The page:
All this makes good sense, at least to me, but it reopens the question how, and indeed whether, the genome specifies cell morphology and organization. The classical conception, which has been articulated by such luminaries as August Weismann, Francois Jacob and Richard Dawkins, sees the cell as a creature of its genes, and its form and functions as little more than epiphenomena. In the past, this gene-centered view of life has rested on extrapolation more than direct evidence, but confirmation has recently come by way of a remarkable paper from Craig Venter’s laboratory. Lartigue et al. described the transplantation of the entire, naked genome from one species of Mycoplasma to another, tuning the recipient into the donor by both genetic and phenotypic criteria. I hasten to add that the rate of success was vanishingly small, one cell transformed out of 150,000; that no one yet knows just what transpires during genome transplantation; and that it remains to be seen whether it can span genera as well as species. All the same, this is surely a landmark study. If one takes its conclusions literally (which the authors were careful not to do), one must infer that a cell represents the execution of the instructions spelled in its genes, and nothing more.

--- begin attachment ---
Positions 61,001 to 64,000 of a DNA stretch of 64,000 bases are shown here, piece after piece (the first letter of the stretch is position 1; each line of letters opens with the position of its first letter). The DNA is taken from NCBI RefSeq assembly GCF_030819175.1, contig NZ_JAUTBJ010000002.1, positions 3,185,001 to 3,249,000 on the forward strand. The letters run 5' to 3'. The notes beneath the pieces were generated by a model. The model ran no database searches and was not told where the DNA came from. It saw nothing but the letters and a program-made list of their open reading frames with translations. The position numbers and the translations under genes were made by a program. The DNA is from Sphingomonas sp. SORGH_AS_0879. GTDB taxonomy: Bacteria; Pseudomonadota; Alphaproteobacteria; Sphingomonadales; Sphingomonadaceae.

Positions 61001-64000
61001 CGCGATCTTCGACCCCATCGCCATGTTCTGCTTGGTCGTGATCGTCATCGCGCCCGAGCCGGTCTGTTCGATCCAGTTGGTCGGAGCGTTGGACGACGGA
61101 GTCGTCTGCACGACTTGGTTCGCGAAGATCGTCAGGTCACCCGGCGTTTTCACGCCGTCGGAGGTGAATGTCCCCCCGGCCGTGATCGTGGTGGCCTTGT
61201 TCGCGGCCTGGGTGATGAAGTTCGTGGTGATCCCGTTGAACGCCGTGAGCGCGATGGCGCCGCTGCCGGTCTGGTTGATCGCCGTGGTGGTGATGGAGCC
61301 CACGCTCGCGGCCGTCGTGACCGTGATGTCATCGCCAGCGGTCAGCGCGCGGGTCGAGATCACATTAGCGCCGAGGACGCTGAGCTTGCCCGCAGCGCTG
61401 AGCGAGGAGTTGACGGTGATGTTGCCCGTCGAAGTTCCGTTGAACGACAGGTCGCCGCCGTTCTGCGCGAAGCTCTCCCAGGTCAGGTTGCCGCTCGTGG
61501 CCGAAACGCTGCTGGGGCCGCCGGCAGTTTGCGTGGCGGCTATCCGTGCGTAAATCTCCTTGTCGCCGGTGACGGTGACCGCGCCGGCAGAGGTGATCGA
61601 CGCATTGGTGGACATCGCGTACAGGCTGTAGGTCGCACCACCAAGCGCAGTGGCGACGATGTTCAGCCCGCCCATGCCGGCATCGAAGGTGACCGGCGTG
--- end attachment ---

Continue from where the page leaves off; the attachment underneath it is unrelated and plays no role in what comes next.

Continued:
On the face of it, there seems to be a glaring conflict between the geneticist’s understanding of cell organization, and the physiologist’s. The former insists that form and organization obey the genome’s writ. The latter sees the genome as a key subroutine within the larger program of the cell; and it is the cell, not its genome, that grows, reproduces and organizes itself. They can’t both be true—or can they? Note that reproduction and heredity operate on different timescales. A growing cell relies on self-organization to transmit much of its spatial order, by mechanisms quite independent of the genetic instructions. But the genes specify the parts, and mutations commonly affect the higher levels of order; on the evolutionary timescale, it will be the genes that chiefly shape cells. Having said this, there remains a long stretch between the straightforward specification of an amino acid sequence by its corresponding sequence of nucleotides, and the devious and cryptic manner in which the genome can be said to specify the whole cell. Intellectual subtleties must not obscure the conceptual shift, from a linear chain of command to a branched and braided loop of causes and effects reverberating in a self-organizing web. The only agent capable of interpreting the E. coli genome as "a short rod with hemispherical caps" is the cell itself.
There is a whiff of vitalism about this view of life, even a hint of heresy. Stop now and take a deep breath; for once you begin to wonder where all this organization came from in the first place, you are headed for the blue water.
Franklin M. Harold, Department of Microbiology,
University of Washington, Seattle, WA 98195.